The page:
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Buffalo LinkStation Duo LS-WX1.0TL/R1 review


Cheap for a 1TB dual-bay NAS drive with a good line-up of features, but performance is mixed

Review Date: 4 Feb 2010

Reviewed By: Jonathan Bray

Price when reviewed: £157 (£184 inc VAT)

Overall Rating
4 stars out of 6

Features & Design
4 stars out of 6

Value for Money
5 stars out of 6

3 stars out of 6

There's usually quite a leap in price when jumping from a single drive NAS device such as the ZyXEL to a twin-bay product. With more advanced controllers to squeeze into the budget, and more physical material, that's not surprising. But the Buffalo LinkStation Duo blithely ignores such restrictions to come in at an uncommonly low price.

It's a reasonable £157 exc VAT, and that's not for a diskless device. Pluck the front panel from its mountings and you'll discover a pair of 500GB Samsung HD502HI hard disks mounted in quick release slots beneath. The disks can be configured as a RAID0 or RAID1 array, and although the build quality is a little rattly compared to the peerless Netgear ReadyNAS Duo (web ID: 249128), it's fine for the price.

The front panel is flimsy and plasticky and, bar a triplet of status LEDs, pretty bare. The same goes for the rear, with just one USB port alongside the main Gigabit Ethernet socket. Just the basics are catered for.

Elsewhere, there's little to fault. The LinkStation is cooled by a single fan, and it's a quiet one too; in a living room or bedroom you'll struggle to hear its whir from 3m away. There's a full complement of media, storage and backup features. Log onto the Buffalo's admin pages and you'll find user, group and storage allocation administration tools, a DLNA-compliant UPnP media server, a BitTorrent client, and Apple Time Machine support. More advanced features encompass a web server with support for MySQL databases and a schedule that allows you to switch it off and on remotely.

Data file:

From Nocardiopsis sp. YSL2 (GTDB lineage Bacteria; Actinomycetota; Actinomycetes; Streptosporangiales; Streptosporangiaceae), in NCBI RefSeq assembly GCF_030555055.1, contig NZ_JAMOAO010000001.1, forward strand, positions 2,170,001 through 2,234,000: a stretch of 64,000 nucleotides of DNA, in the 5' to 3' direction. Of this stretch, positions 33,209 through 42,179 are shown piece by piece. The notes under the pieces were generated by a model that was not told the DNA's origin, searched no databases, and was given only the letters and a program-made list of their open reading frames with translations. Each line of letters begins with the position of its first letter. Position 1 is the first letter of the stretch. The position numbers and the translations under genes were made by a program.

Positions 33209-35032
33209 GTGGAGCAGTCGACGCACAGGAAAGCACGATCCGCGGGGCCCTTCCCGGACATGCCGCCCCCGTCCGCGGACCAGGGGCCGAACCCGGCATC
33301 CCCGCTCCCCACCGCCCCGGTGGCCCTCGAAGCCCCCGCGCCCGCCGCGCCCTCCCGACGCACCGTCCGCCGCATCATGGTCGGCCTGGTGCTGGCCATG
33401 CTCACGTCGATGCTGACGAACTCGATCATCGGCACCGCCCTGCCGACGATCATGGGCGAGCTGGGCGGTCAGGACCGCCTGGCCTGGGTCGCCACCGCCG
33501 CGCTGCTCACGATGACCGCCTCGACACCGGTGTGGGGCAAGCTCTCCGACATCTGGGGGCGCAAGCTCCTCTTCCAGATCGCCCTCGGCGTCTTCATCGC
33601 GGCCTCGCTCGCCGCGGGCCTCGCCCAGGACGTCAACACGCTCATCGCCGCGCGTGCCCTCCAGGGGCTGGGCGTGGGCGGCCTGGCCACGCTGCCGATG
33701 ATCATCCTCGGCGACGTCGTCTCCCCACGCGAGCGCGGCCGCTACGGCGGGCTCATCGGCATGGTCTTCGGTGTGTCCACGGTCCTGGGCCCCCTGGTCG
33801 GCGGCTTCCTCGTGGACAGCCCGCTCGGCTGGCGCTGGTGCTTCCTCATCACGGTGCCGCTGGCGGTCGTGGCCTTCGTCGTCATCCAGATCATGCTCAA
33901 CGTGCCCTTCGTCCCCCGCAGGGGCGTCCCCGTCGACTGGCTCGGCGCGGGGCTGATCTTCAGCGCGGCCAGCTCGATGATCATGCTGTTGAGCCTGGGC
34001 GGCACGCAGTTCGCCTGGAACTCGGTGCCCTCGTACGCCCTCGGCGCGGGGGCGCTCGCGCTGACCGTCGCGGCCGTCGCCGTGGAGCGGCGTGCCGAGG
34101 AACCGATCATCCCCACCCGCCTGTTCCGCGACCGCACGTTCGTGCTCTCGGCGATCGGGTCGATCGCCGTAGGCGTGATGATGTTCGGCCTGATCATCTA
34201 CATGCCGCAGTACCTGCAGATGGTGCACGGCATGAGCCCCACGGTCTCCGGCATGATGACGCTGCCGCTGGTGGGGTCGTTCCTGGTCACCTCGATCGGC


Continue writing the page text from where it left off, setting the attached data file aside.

Where the Buffalo starts to fall behind is in its ease of use: the web-based admin pages are sluggish, with frustrating load times and an old-fashioned-looking layout. There's no sparkly Flash-based front end here, the likes of which we saw in the dual-bay Netgear Stora MS2110 (web ID: 354088).

Performance, too, was disappointing. While large files transferred to the drive at a perfectly acceptable rate of 20MB/sec and were read back at the same rate, small files taxed it beyond its capabilities. Speeds dropped dramatically to 2.5MB/sec while writing our batch of 3,000 small files, and a similarly snail-like 4.4MB/sec when reading them.

That performance anomaly prevents us from recommending the LinkStation Duo, which is a shame, because otherwise it's a perfectly competent NAS drive: cheap, quiet and with a solid feature set.

Author: Jonathan Bray

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User comments

Time for a ....

Round-Up Review of current NAS devices? I mean Home File Servers, not Media Players, presuming that most people really need a place to stream their millions of files from, and already have a TV etc. Thanks.

By Wilbert3 on 18 Feb 2010

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